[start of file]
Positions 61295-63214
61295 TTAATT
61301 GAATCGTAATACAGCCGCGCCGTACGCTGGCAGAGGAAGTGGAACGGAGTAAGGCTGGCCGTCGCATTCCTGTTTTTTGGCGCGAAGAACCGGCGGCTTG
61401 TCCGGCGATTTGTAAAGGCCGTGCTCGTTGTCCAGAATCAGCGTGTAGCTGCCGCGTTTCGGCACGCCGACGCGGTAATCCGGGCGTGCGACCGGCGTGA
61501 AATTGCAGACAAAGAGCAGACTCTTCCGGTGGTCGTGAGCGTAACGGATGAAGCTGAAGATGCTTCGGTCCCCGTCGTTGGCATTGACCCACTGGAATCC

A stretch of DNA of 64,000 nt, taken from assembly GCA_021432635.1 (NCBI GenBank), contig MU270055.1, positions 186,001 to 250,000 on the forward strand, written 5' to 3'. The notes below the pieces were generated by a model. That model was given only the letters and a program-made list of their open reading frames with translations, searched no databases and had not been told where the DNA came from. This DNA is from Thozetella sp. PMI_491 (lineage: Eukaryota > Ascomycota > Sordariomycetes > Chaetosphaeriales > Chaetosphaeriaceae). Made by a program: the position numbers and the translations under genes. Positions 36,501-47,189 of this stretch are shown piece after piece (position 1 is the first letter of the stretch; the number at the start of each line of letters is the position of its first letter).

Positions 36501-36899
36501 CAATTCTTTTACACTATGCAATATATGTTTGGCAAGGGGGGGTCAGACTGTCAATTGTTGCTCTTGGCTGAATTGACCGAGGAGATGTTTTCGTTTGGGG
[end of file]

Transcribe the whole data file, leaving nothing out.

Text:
Positions 61295-63214
61295 TTAATT
61301 GAATCGTAATACAGCCGCGCCGTACGCTGGCAGAGGAAGTGGAACGGAGTAAGGCTGGCCGTCGCATTCCTGTTTTTTGGCGCGAAGAACCGGCGGCTTG
61401 TCCGGCGATTTGTAAAGGCCGTGCTCGTTGTCCAGAATCAGCGTGTAGCTGCCGCGTTTCGGCACGCCGACGCGGTAATCCGGGCGTGCGACCGGCGTGA
61501 AATTGCAGACAAAGAGCAGACTCTTCCGGTGGTCGTGAGCGTAACGGATGAAGCTGAAGATGCTTCGGTCCCCGTCGTTGGCATTGACCCACTGGAATCC

A stretch of DNA of 64,000 nt, taken from assembly GCA_021432635.1 (NCBI GenBank), contig MU270055.1, positions 186,001 to 250,000 on the forward strand, written 5' to 3'. The notes below the pieces were generated by a model. That model was given only the letters and a program-made list of their open reading frames with translations, searched no databases and had not been told where the DNA came from. This DNA is from Thozetella sp. PMI_491 (lineage: Eukaryota > Ascomycota > Sordariomycetes > Chaetosphaeriales > Chaetosphaeriaceae). Made by a program: the position numbers and the translations under genes. Positions 36,501-47,189 of this stretch are shown piece after piece (position 1 is the first letter of the stretch; the number at the start of each line of letters is the position of its first letter).

Positions 36501-36899
36501 CAATTCTTTTACACTATGCAATATATGTTTGGCAAGGGGGGGTCAGACTGTCAATTGTTGCTCTTGGCTGAATTGACCGAGGAGATGTTTTCGTTTGGGG